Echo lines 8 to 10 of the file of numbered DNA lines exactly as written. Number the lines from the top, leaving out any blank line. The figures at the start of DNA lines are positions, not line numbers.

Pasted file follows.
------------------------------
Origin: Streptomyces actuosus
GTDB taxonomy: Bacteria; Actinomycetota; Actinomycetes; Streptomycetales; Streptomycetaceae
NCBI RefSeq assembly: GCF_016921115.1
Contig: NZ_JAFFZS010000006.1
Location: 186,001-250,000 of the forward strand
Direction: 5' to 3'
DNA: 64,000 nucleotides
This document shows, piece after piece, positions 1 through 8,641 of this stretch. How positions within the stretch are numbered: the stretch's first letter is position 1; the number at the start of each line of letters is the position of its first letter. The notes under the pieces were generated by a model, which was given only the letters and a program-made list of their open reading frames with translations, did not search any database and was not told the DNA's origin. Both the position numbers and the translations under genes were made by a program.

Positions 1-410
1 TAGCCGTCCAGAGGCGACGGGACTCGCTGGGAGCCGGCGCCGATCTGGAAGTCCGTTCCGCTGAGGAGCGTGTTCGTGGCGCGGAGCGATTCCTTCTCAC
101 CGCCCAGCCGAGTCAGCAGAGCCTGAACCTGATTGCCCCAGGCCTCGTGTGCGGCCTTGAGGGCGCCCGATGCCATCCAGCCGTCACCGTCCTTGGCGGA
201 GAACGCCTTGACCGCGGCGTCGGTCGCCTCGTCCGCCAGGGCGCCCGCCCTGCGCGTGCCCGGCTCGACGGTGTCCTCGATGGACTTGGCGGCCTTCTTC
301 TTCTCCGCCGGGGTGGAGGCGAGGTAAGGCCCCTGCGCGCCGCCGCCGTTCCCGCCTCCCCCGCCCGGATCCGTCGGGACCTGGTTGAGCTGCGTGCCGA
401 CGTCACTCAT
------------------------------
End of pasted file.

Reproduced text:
This document shows, piece after piece, positions 1 through 8,641 of this stretch. How positions within the stretch are numbered: the stretch's first letter is position 1; the number at the start of each line of letters is the position of its first letter. The notes under the pieces were generated by a model, which was given only the letters and a program-made list of their open reading frames with translations, did not search any database and was not told the DNA's origin. Both the position numbers and the translations under genes were made by a program.

Positions 1-410
1 TAGCCGTCCAGAGGCGACGGGACTCGCTGGGAGCCGGCGCCGATCTGGAAGTCCGTTCCGCTGAGGAGCGTGTTCGTGGCGCGGAGCGATTCCTTCTCAC